The food industry is risking a public backlash against the introduction of new products containing tiny "nanoscale" particles because of secrecy over what it is planning in its research laboratories, a senior scientist said yesterday.
Nanotechnology, which involves using substances at the molecular end of the size scale, could offer substantial benefits to food consumers, but the industry's reluctance to discuss its plans risks alienating the public, said Lord Krebs, the former head of the Food Standards Agency.
The failure of the food industry to be transparent about the future use of sub-microscopic nanoparticles in its food and packaging is likely to result in a level of public distrust to match the outcry over the introduction of genetically modified (GM) food, said Lord Krebs, who chaired a House of Lords inquiry into nanotechnology and food.
"The food industry must be more open with the public about research it has undertaken and where it sees nanomaterials being used in food production in the future. The lesson from the reaction to GM foods is that secrecy breeds mistrust, and openness and transparency are crucial," Lord Krebs said.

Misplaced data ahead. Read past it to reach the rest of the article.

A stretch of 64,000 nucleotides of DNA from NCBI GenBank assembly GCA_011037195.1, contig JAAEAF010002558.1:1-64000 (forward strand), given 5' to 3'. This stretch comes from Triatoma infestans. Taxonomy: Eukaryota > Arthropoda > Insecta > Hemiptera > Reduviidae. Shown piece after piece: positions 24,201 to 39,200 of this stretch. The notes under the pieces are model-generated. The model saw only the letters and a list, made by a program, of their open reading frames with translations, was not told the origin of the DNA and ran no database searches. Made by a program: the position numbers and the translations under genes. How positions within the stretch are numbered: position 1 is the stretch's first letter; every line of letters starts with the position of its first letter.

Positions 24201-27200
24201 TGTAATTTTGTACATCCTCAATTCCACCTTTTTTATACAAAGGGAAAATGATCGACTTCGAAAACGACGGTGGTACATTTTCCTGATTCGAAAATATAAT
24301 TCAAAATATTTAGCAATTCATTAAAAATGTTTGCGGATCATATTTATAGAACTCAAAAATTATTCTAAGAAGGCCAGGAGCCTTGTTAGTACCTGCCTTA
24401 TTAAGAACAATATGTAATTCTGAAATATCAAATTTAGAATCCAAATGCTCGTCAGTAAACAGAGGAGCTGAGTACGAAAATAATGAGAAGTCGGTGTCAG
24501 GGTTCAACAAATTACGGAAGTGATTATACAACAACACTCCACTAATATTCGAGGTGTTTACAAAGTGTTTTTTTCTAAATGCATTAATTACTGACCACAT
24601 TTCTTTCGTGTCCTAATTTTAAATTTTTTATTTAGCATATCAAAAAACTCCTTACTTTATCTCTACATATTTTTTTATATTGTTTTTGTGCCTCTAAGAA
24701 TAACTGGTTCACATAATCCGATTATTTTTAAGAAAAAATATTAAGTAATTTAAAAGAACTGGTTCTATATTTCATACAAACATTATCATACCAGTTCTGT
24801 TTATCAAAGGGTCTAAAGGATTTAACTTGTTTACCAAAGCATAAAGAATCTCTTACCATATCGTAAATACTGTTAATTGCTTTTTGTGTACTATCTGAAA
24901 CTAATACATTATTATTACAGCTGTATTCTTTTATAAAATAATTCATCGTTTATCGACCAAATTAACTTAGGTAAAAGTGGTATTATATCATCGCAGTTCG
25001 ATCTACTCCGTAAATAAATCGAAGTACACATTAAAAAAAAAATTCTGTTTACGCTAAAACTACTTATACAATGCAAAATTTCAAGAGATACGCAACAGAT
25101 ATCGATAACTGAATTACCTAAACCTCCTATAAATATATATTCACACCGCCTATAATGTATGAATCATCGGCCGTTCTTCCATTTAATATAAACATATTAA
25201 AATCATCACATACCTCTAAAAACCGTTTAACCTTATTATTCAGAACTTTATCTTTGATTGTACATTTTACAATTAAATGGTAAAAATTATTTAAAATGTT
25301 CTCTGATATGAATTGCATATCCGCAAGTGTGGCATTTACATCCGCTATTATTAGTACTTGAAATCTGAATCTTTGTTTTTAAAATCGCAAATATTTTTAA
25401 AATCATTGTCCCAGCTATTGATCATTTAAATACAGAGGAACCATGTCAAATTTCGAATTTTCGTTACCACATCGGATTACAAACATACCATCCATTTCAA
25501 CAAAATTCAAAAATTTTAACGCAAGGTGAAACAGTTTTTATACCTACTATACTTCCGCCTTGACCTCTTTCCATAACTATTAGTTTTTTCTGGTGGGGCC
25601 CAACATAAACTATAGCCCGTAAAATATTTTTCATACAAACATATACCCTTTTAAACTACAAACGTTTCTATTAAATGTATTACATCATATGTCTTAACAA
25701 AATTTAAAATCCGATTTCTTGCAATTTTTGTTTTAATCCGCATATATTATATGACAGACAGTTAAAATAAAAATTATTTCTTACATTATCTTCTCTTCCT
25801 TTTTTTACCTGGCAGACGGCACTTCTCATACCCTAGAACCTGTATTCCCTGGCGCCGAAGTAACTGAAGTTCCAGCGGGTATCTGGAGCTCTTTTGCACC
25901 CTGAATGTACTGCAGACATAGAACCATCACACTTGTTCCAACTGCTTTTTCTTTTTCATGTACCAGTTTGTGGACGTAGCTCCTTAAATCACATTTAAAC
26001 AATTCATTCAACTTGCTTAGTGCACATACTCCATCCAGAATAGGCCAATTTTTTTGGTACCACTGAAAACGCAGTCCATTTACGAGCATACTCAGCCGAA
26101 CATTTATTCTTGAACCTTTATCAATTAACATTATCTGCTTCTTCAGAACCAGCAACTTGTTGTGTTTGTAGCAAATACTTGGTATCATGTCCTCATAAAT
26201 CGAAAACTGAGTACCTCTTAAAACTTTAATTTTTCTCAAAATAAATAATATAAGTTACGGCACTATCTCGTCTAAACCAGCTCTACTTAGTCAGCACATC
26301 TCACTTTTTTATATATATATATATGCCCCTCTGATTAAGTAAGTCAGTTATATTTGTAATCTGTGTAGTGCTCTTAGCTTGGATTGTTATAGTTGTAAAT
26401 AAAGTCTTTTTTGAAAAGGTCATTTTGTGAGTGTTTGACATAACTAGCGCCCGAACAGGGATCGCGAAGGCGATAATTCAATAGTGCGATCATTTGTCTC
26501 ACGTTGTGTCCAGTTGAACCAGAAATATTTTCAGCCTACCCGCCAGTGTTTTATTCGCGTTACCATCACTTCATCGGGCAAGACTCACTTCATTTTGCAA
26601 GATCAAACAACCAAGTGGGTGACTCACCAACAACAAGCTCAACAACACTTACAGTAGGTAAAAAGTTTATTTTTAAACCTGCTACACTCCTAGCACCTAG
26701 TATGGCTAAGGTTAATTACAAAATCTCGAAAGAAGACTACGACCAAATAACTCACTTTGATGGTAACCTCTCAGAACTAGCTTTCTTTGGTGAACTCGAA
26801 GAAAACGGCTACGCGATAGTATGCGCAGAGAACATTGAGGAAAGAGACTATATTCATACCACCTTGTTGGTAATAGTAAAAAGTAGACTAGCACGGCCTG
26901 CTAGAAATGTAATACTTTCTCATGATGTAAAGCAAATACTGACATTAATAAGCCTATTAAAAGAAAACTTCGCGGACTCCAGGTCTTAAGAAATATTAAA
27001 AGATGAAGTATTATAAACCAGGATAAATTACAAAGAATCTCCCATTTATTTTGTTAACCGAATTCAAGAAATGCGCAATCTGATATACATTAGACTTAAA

"The food industry is very reluctant to put its head above the parapet and declare what it was doing in research. Our view is that this is exactly the wrong approach," he said.
The Krebs inquiry found that there was no evidence of any food product being sold in Britain that contained any non-natural nanoparticles – defined as being less than 100 nanometres, where one nanometre is one millionth of a millimetre. It failed to identify any health risks, largely because so little research has been carried out into medical implications of ingesting nanoparticles.
Some processed foods, such as chocolate, already contain naturally occurring nanoparticles, but there is a plethora of other products planned with nanoparticles, such as nano-sized fat droplets to make low-fat food taste like high-fat food, and packaging with nanoparticles that detect when the product is not fit for consumption.
The Lords' report calls for the food industry to be compelled to tell regulators about their plans for nanotechnology in a confidential register.
The market for the use of nanotechnology will rise from $410m in 2006 to an estimated $5.6bn (£3.5bn) by 2012. "We are on the cusp of explosive growth in this novel approach to food," Lord Krebs said. "The use of nanotechnologies in food and packaging is likely to grow significantly. The technologies have the potential to deliver significant benefits to consumers but it is important that detailed and thorough research into health and safety is undertaken."
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